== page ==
Why I am running for Illinois State Senate (9th District)

Glenn Farkas, a Glenview resident for over 10 years, is running for State Senate in the 9th District.

After several years of mounting frustration with our State government’s lack of fiscal discipline and on-going corruption, I decided the best way to make a difference was to get involved in the process.  I was asked by the Republican Party in May to fill a vacancy on the 9th Senate District ticket for this fall’s election, and accepted the challenge to represent the constituents of my District.  The 9th District includes all (or parts) of the following cities: Glenview, Northbrook, Northfield, Winnetka, Wilmette, Glencoe, Kenilworth, Skokie and Evanston. 

If you have paid any attention to what has been happening in Springfield for the last decade, you know that Illinois is in deep financial trouble.  With billions of dollars in deficit spending and a mounting debt load, Illinois' political leaders have proven they are incapable of managing our tax dollars.   Their inability to make tough decisions and continuing incompetence is limiting our survival options.   When compared to the other states, Illinois ranks close to the bottom in nearly every meaningful economic category.  We have lost over 800,000 taxpayers in the last fifteen years (1 taxpayer every 10 minutes), while our neighbors to the north and east have clearly declared their states are open for business.   With our economic future in jeopardy, my campaign will focus on the three biggest issues facing our state:

  • Politicians – No lasting reform is possible without serious change (and penalties) to our political class in Illinois.  There are 118 Representatives, 59 Senators and 1 Governor.   All together, 12 million plus citizens in Illinois can thank less than 200 people for the overwhelming problems we have incurred in this state. 
  • Pensions – The pension mess in Illinois is nothing short of political malfeasance.  The empty promises, backroom dealing and financial mismanagement have put public workers retirement plans in jeopardy.  Only serious and lasting reform will save the public worker plans while not soaking the taxpayers.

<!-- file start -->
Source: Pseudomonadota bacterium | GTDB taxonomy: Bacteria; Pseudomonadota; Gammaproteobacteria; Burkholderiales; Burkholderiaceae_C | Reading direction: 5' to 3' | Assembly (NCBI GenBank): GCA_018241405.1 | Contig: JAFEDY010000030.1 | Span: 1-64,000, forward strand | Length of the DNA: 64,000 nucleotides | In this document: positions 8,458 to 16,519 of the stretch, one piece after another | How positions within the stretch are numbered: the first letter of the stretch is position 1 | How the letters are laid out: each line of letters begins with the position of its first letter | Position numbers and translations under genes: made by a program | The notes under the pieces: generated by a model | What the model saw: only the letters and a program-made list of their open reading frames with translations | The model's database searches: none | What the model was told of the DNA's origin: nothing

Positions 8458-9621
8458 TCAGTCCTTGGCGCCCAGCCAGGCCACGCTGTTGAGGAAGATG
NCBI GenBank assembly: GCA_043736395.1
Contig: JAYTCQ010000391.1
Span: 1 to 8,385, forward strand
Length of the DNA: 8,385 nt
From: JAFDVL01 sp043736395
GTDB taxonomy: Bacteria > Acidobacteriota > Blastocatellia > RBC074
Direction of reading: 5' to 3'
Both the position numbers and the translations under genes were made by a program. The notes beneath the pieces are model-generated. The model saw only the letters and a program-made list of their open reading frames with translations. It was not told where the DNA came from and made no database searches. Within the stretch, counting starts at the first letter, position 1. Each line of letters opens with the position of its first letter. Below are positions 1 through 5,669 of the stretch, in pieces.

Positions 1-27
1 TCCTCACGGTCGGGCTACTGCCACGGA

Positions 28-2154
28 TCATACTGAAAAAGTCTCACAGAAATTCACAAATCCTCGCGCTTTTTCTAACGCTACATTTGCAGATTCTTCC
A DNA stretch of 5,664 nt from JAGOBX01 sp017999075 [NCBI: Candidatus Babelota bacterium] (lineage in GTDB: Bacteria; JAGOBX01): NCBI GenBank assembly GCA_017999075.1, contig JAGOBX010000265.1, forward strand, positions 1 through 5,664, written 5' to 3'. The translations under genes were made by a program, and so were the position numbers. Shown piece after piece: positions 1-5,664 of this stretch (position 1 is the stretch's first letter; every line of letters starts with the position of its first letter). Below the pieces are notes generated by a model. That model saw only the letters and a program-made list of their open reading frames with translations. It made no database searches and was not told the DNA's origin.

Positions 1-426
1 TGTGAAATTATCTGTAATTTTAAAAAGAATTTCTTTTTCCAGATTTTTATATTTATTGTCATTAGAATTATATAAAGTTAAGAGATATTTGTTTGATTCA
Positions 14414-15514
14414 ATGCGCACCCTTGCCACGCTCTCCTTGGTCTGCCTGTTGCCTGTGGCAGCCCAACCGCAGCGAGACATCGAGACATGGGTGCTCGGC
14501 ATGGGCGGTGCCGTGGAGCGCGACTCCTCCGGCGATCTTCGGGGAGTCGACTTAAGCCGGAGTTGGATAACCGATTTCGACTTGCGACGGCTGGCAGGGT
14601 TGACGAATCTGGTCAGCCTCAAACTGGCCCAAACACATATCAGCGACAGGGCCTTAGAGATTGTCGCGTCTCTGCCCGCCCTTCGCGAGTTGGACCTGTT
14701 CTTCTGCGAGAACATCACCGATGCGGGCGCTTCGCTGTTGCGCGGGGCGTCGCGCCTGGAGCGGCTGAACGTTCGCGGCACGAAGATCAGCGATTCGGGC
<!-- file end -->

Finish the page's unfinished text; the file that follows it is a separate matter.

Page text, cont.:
• Medicaid – While saving the Pension funds will be difficult, it will be even more challenging to find a solution to our Medicaid issues.  Billions of unpaid bill have already been rolled into this year’s budget, with no end to the deficit in sight.  The Supreme Court ruling upholding Obamacare, which will add hundreds of thousands more enrollees to Medicaid, will further undermine the State’s budget. 


To find out more about my positions and solutions to these and other issues, please visit my website at www.farkas4illinois.com.

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Deadcatbounce July 18, 2012 at 02:15 PM
Hey Dan who will protect us against government bridges collapsing like in Minneapolis in 2007? You remember the bridge that collapsed into the Mississippi due to design failure. BTW, the bridge was inspected by the Minnesota Department of Transportation in 2005 and 2006 and no structural problems were noted.
Deadcatbounce July 18, 2012 at 02:17 PM
Many people want the government to protect the consumer. A much more urgent problem is to protect the consumer from the government. Milton Friedman
Deadcatbounce July 18, 2012 at 02:29 PM
Dan’s praise of government and even more government workers reminds me of something Milton Friedman said … Friedman visited China in the early 1960s and was taken by a government official to see a public works project. Chinese workers were building a canal. Friedman was struck by seeing everyone digging the canal with shovels. Friedman asked the official, "why no heavy earth-moving equipment?" The official said, "oh, this is a jobs program." So Friedman then says to the official, "then why don't you just give them spoons instead of shovels to create even more jobs?" That’s right Dan we should have even more government workers and worthless jobs programs.
Deadcatbounce July 18, 2012 at 02:40 PM
Hey Dan, who is going to protect us from the TSA, you can't even fire these miscreants ... A TSA screener was arrested at JFK Airport for hurling a cup of hot coffee at an American Airlines pilot who told her and some colleagues to tone down a profanity- laced conversation in a terminal, sources said yesterday. The dust-up occurred at about 5 a.m. on March 28, when airman Steven Trivett, 54, who was off-duty, was exiting Terminal 8 and overheard the banter, according to Port Authority police sources. Trivett, of Butler, Tenn., told them they should “conduct themselves more professionally in uniform and not use profanity or the n-word,” a source explained. One screener told him to “mind his own business” and cursed him out. Trivett then identified himself as a “TSA officer” who is an armed pilot. When he tried to grab at the ID tags of screener Lateisha El, 30, she pushed him and tossed a “full cup” of hot coffee on him, police say. Trivett was not seriously injured. El, of Brooklyn’s East New York, was given a desk-appearance ticket on harassment and misdemeanor-assault charges.
Deadcatbounce July 18, 2012 at 03:25 PM
Hey Dan, there's a place for you, a government workers paradise where everyone is a public employee and I hear the pension is just wonderful and everthing is provided for you including health care. That place is North Korea. Why don't you move there?
Glenn Farkas July 18, 2012 at 03:30 PM
Mr. Deadcat Bounce: I need your enthusiasm and persistence on my team. Email me at info@farkas4illinois.com. thx
Guido McGinty July 18, 2012 at 03:51 PM
"Also, your statistic about the 20 private sector workers doesn't consider that government employees keep private sector workers employed by consuming products made by the private sector." Finish your argument. Where did the public employees get their money in the first place? The public employees patronize private businesses with extorted money.
Guido McGinty July 18, 2012 at 03:54 PM